Democracy in China, the worst form of government (except for all the others)

September 20, 2007

I’m unpersuaded by Tom Doctoroff’s arguments in this article (as seen in China Digital Times) about how China will never accept “democracy”.

The “democracy” that Doctoroff describes in this article is nothing I would describe as such. He does not argue that Chinese would reject principles of government based on (1) meaningful competition for leadership, (2) popular participation in the selection of leaders or on (3) the need to support civil liberties in order to protect the integrity of the political system. He doesn’t because these democratic principles are not inherently antithetical to Chinese culture, prosperity, or national power. Instead, he describes the stereotypical views of democracy currently popular among urban Chinese, views which equate democracy with unbridled individualism, Russia’s economic collapse, and weak central governance among other failures. By these standards, who wouldn’t reject “democracy”?

Rather than accepting these stereotypes at face value, I would have been more interested in hearing how the author might apply his popular survey savy to try to move beyond the popular misinformation in order to truly try to gage Chinese sentiment towards democratic governance. For example, what if a Chinese survey audience was persuaded that democratic political reform in China would not automatically result in a weak central authority (is the US presidential or UK prime ministerial office weak?) or that economic decline in Russia was the result of too little rather than too much democracy or that democratic reform is not synonymous with the imposition of a US system of government in China? If one could give democratic models of governance a “fair hearing” in China, would we see wider popular demand in China for incremental democratic political reform?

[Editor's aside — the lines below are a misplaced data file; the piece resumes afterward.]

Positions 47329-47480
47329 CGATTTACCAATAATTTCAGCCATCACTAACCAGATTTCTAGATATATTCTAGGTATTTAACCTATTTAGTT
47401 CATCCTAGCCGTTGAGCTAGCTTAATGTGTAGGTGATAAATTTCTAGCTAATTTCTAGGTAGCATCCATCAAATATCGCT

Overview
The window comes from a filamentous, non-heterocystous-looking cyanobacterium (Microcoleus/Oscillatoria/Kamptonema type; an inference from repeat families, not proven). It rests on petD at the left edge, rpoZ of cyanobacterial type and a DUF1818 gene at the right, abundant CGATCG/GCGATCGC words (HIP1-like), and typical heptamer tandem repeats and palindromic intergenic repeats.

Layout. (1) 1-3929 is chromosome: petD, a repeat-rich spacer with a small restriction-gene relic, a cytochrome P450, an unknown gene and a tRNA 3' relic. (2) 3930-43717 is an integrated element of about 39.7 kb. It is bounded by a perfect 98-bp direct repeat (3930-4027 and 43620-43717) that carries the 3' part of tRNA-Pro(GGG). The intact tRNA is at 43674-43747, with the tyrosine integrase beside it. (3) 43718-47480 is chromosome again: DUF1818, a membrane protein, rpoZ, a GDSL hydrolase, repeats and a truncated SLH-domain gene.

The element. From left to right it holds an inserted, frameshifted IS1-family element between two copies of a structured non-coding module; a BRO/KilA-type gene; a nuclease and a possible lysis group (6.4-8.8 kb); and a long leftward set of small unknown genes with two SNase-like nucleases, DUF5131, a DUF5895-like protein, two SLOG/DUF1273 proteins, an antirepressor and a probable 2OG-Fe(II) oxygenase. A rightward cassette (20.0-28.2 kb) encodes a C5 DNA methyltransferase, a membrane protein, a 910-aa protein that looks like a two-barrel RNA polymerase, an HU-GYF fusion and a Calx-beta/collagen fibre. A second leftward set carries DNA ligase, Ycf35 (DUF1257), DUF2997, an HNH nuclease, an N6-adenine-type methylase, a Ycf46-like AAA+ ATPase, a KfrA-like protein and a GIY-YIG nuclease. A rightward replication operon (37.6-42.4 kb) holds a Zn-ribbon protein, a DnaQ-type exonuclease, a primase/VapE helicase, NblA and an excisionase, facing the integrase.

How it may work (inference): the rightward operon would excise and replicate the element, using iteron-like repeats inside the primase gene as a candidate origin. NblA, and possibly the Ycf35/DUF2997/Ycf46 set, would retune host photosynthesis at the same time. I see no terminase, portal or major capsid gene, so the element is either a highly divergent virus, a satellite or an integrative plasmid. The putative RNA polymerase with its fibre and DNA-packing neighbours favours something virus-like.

My hunch is that if such a fair hearing were possible we would see Churchill-like support for democratic reforms in China, with the majority acknowledging that while democracy might be the worst form of government, political models based on democratic principles remain the best on offer for now.

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